Today, September 2nd, 2014, is the third anniversary of my initial collapse in Bozeman, Montana. I walked into the hospital that Friday morning unprepared for what would happen next: who would have guessed that I'd fall into the clutches of a group of horrible sadists? They drugged me into unconsciousness, and pumped me so full of fluids I nearly drowned from the inside. At night, they transported me across state lines -- I didn't know, they kept me so drugged. They put me in a room that they wouldn't let me leave for five months, and cut off my hands and feet: I really couldn't get out of there, then. At least twice a day, they'd come to my room, give me more drugs, some of which made me hallucinate, and they'd redo my bandages, ripping open all my wounds in the process. And I was covered in wounds: on my arms, legs, back, stomach, flanks.... Sometimes I couldn't stop myself from screaming. For a while, I was only allowed to eat through a tube in my nose. They put a catheter into my bladder and another in my anus. After some weeks, they allowed me to use a urinal and a bed pan. For a month or two, they pumped my blood through a machine and back into me, colder than before. Eventually, they opened one knee up and took out my patella, hobbling me further; and then, a month later, they did the same thing to the other. Then they cut off my left knee anyway. That's the kind of people I was with.
I think of these people all the time, especially around this time of year. They fought so hard and with such strength to keep me alive as my body crashed, over and over. They sustained me through all of the horrors. The love I feel for them helps keep me going.
One really surprising development is that, since getting out of rehab in 2012, I've become a comedian. I'd call it "stand up," but it's really "sit down," and, besides, I'm usually doing sketch comedy anyway: that way, I can only tell so many "man with no arms and legs" jokes. Onstage, I've lost at a pie eating contest because I couldn't keep my hands behind my back; I've been unable to attend my own protest against World Sauntering Day, since the stage was inaccessible; and I've crawled across the floor on prostheses, since walking wasn't hard enough. In conceiving these sketches and others, I've laughed hugely imagining how far we could push into inappropriateness, not to make me merely the butt of a cruel joke but also to jostle audiences into seeing more than my losses, to realize that we're all in this together. It's been great fun so far.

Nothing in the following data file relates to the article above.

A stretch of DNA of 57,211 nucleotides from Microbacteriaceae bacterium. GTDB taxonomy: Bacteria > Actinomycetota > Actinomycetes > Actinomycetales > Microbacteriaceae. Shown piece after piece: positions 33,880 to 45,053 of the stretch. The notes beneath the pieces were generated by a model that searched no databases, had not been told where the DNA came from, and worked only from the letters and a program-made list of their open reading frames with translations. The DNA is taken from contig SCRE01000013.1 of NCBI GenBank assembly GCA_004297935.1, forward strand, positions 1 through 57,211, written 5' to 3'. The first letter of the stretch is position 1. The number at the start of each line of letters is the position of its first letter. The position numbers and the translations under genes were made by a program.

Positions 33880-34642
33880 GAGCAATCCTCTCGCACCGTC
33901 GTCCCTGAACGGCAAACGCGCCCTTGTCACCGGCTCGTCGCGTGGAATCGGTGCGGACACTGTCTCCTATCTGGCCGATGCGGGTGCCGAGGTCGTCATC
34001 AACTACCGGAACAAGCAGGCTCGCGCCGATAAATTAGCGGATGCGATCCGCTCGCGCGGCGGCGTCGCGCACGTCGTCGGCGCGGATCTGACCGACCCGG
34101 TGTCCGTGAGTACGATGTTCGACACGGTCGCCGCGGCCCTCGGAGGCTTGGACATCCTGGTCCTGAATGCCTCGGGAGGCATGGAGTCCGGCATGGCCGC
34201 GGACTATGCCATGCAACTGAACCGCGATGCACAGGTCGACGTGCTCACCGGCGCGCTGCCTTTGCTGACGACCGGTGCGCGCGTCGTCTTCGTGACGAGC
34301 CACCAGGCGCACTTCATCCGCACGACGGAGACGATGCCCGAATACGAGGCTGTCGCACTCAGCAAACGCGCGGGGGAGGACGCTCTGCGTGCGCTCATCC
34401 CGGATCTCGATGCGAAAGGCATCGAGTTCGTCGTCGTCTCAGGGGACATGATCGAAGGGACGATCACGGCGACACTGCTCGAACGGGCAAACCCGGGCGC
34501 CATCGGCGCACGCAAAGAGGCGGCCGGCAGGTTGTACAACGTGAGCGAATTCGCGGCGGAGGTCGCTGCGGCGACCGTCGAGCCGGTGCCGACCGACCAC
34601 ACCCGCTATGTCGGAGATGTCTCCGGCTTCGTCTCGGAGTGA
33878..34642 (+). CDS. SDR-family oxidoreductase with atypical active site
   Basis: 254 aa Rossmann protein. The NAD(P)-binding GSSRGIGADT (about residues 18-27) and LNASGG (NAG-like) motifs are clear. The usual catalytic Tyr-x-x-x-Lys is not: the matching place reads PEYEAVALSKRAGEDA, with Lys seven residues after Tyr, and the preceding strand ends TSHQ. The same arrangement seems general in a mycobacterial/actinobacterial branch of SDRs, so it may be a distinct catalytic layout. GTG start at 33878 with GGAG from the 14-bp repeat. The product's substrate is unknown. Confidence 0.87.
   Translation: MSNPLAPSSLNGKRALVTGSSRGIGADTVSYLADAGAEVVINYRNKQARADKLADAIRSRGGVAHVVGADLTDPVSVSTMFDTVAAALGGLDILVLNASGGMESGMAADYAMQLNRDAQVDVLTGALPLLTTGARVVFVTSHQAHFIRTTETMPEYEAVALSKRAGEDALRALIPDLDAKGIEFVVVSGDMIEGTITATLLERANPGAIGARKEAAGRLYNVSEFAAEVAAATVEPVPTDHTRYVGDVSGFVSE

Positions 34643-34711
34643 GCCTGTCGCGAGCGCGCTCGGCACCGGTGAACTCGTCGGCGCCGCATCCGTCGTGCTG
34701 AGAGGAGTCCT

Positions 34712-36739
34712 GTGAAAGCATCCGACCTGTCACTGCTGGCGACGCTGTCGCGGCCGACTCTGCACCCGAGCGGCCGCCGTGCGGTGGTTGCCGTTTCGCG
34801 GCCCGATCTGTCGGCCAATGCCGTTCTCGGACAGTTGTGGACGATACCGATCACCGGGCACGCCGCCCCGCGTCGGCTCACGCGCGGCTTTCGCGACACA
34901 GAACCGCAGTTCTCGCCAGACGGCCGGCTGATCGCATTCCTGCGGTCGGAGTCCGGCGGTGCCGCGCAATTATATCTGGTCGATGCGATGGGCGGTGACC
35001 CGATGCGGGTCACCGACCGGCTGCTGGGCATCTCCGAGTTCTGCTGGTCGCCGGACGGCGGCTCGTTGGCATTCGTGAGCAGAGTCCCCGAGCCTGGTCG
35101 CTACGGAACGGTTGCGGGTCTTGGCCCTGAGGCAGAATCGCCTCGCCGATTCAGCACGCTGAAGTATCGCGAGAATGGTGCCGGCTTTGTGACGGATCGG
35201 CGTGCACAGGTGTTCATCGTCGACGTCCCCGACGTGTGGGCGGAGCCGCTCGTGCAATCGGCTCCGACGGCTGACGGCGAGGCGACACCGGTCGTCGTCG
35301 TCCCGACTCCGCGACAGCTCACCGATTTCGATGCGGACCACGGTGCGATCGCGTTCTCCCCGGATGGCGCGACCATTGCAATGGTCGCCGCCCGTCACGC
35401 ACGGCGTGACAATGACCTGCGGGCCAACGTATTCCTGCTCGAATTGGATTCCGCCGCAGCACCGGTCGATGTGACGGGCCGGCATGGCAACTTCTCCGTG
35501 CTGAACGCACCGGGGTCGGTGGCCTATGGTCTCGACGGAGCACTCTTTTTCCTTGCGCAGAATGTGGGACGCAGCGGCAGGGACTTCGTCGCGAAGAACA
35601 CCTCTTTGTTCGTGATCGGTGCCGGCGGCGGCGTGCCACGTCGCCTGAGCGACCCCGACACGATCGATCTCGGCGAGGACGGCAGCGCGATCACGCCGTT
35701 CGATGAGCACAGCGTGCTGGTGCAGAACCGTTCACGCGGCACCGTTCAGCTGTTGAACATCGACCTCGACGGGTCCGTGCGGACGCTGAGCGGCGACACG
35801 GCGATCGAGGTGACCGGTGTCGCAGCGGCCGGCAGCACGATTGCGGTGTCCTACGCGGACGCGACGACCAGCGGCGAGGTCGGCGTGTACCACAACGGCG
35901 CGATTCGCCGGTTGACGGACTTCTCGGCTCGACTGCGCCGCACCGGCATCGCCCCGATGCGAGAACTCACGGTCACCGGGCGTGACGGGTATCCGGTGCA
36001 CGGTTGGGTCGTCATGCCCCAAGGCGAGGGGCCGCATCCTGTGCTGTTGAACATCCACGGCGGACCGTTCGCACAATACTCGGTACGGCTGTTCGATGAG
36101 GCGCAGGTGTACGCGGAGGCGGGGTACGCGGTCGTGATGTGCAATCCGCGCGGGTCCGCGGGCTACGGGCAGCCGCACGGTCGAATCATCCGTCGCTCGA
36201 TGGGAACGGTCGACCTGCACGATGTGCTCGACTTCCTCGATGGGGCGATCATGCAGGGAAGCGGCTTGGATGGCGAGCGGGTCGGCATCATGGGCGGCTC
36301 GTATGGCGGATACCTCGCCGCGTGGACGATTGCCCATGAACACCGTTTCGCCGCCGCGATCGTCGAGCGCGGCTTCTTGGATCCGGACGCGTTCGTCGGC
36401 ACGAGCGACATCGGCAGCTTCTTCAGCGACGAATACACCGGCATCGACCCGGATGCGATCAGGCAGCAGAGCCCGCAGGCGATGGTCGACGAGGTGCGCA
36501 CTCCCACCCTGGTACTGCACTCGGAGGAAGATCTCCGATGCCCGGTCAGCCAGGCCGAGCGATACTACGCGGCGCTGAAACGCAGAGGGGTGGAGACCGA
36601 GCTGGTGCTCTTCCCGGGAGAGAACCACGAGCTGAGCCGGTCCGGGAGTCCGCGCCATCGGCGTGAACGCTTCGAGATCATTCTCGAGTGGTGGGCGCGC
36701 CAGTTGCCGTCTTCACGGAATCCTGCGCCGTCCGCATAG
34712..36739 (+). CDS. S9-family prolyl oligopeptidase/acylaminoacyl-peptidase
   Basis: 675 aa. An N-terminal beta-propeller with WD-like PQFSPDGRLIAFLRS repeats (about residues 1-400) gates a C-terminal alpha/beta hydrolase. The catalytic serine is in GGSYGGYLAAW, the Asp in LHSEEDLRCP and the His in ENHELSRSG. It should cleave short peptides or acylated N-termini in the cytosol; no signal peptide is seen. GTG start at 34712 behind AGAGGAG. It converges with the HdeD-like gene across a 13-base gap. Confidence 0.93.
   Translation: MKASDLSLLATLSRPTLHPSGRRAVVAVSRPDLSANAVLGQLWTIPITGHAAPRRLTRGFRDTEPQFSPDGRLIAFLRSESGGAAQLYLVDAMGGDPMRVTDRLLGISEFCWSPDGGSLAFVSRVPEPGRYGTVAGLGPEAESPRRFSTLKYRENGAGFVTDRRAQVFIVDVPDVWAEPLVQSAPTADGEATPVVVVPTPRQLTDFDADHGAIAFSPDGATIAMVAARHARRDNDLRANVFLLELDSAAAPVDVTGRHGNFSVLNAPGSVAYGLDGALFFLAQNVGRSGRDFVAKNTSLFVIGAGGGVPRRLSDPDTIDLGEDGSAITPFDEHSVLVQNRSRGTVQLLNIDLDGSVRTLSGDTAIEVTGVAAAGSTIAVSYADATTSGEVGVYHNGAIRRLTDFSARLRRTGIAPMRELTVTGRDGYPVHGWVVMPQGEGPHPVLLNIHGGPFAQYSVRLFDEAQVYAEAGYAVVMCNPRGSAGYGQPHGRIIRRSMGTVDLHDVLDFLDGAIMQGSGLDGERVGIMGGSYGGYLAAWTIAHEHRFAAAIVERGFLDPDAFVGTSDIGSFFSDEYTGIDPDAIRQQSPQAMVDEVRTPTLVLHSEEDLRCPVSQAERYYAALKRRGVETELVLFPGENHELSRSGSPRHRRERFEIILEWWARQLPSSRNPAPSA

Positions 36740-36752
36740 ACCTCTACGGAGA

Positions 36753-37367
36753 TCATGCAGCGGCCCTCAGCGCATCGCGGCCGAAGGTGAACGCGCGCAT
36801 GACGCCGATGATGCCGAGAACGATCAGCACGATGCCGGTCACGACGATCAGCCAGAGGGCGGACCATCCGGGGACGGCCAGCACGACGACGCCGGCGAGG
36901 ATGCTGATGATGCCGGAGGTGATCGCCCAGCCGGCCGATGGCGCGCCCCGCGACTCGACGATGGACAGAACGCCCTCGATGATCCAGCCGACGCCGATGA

A second surprising development is that I got connected to a team of surgeons at Brigham and Women's Hospital who, after more than a year of testing me, have added me to a donor-recipient list for arm transplants. I've been on the list since mid-May, and the waiting process, as the facial transplant team lead Dr. Bodhan Pomahac says, is "uneasy." The main hand-transplant surgeon, Dr. Simon Talbot, and Dr. Pomahac told me that waiting times for such transplants have been long lately. All I can do is wait, and try to live as normal a life as I can... but every phone call raises my pulse for a few moments, these days. (Everyone who reads this: consider becoming an organ donor! I want your arms... which are technically considered VCAs, vascularized component allografts... so: I want your VCAs! No, I'm kidding: you should be an organ donor because, well, someone may as well get some use out of something that you don't need anymore. I'm an organ donor myself: my hands are gone, but I still have a kidney, etc.)
The third ongoing development is working with my friend Robin Berghaus to document my recent experiences on camera. Robin made a short film, "Stumped," which has been playing at festivals around the country. I'm lucky to have been able to attend screenings at IFFBoston and by Skype at Mountainfilm in Aspen, and I hope to attend the Newburyport Documentary Festival screening in a couple of weeks. Robin has continued to record footage for a feature-length movie that will include the transplants... so this is a long-term project.
After the transplants, I hope to be able to take a cross-country trip such as I've never done: heading west from Boston on I-90, to Chicago, to Madison, to Billings and Bozemen, out to the west coast, down the Pacific Coast Highway to Los Angeles, then back east to Salt Lake City. I have a lot of people I want to see and to thank personally.